Fianna Fail leader Micheal Martin is accusing Taoiseach Leo Varadkar of setting "a dangerous precedent" with his outspoken criticism of garda handling of the Jobstown protest.
Mr Varadkar said both gardai and the Garda Commissioner Noirin O'Sullivan should now "look into" the evidence given by officers at the marathon trial.
The Taoiseach also raised the unsuccessful prosecution of former Anglo Irish Bank boss Sean FitzPatrick.
However, Mr Martin said the comments were "very serious" and had potential implications for the gardai involved in the trial.
"I think [the comments] were ill-judged," he said.
"The courts process is, first of all, independent. The Director of Public Prosecutions (DPP) is independent. I think politicians need to be extremely careful when wandering into that domain."
Mr Martin said he was concerned about the Taoiseach's comments.
"I think they were not fair to the gardai who gave evidence during that trial," he said.
"He has left an impression, although he heavily caveats what he says to be fair, he nonetheless leaves the impression that maybe those gardai didn't give the full truth in accordance with the facts.
"That is unfair and, in my view, the jury made a decision. We shouldn't second-guess the jury."
The Fianna Fail leader said he accepted the court's decision in the case, adding that the judge was in charge and the Taoiseach should not have interfered.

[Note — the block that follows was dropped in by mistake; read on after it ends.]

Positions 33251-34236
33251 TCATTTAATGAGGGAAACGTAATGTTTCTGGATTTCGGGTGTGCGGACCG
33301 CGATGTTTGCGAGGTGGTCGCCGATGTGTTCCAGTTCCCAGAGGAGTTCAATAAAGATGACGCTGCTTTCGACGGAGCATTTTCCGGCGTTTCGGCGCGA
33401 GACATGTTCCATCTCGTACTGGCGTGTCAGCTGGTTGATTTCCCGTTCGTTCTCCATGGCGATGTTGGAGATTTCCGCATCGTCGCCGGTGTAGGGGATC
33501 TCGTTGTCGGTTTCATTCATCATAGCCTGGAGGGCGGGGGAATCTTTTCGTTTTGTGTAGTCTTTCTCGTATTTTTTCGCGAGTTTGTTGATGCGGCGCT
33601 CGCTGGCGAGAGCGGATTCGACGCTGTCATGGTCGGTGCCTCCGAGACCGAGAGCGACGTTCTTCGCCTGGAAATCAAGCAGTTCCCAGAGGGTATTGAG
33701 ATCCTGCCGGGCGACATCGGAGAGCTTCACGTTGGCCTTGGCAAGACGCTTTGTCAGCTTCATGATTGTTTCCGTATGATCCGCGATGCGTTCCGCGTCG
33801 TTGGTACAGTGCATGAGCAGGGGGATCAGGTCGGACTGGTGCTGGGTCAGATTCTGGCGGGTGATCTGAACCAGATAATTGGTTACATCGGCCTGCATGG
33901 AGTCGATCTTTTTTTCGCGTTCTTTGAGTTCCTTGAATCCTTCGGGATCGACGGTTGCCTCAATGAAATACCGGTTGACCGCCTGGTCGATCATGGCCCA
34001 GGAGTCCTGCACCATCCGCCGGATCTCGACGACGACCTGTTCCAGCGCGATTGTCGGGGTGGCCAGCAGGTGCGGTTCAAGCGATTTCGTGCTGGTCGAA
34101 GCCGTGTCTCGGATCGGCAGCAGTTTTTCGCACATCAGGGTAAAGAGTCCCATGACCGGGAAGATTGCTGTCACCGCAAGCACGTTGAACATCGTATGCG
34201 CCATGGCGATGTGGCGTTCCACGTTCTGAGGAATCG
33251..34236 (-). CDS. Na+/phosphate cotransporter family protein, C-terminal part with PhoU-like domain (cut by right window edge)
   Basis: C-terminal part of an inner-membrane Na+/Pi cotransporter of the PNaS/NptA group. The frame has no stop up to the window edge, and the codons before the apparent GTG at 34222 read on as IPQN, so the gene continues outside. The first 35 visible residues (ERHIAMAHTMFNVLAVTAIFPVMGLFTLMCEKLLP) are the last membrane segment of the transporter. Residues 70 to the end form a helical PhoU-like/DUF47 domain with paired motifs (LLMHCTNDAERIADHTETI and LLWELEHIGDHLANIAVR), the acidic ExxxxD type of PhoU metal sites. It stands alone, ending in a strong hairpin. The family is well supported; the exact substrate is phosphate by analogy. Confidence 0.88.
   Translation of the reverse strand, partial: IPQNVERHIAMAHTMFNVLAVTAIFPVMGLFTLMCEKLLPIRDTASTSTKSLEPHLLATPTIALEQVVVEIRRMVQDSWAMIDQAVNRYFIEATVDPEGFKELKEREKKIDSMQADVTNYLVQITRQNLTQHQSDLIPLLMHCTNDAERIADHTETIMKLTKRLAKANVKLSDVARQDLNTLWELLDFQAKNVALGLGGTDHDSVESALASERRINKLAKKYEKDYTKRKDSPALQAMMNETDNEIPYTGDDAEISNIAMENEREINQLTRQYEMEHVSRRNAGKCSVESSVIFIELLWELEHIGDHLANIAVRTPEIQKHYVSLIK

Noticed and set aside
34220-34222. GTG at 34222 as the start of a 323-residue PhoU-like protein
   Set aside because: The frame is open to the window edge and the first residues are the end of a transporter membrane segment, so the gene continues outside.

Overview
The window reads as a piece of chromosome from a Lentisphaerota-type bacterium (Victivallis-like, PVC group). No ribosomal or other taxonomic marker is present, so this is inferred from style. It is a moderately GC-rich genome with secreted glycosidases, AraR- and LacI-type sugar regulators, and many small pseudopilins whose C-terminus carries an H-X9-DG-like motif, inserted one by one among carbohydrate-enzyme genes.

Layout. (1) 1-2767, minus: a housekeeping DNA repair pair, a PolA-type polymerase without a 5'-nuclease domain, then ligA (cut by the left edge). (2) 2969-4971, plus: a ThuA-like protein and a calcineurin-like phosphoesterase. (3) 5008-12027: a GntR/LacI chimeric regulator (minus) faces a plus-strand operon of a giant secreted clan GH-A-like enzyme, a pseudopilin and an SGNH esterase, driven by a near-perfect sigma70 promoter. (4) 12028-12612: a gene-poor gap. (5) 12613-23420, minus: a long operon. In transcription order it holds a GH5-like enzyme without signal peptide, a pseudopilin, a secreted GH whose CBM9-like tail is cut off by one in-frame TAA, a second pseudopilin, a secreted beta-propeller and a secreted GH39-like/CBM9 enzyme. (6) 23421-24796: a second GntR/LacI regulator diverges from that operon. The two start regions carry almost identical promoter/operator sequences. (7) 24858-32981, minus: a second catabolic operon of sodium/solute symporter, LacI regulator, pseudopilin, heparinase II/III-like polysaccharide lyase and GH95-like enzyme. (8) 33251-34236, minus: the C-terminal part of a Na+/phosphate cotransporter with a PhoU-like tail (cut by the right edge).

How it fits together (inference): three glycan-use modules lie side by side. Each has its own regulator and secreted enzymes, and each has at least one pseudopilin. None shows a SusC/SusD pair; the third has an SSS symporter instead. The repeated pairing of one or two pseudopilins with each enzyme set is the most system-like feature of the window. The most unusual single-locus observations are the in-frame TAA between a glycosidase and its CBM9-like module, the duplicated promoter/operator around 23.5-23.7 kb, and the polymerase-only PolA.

"There could be other cases coming down (the tracks) in relation to that incident," he said.
"He may have prejudiced such cases. I think it is a very dangerous precedent to set. He has authority as Taoiseach and he was unfair to the gardai.
"Those gardai have their civil liberties too; they have their rights. There are all kinds of things being said on social media about them and I don't think it is on for somebody with the authority of the Taoiseach to add fuel to that and pander to those who suggested that this was some State conspiracy.
"If it was a State conspiracy, the logical conclusion is that they would have been found guilty...(but) they were found not guilty.
"In many ways this was a vindication of our courts process."
Mr Martin said the protest was not a peaceful protest and the Taoiseach was not in a position to comment authoritatively of the trial.
"If others want to make complaints there is GSOC - the judge could have made comments," he added. I don't think anyone suggested perjury was committed."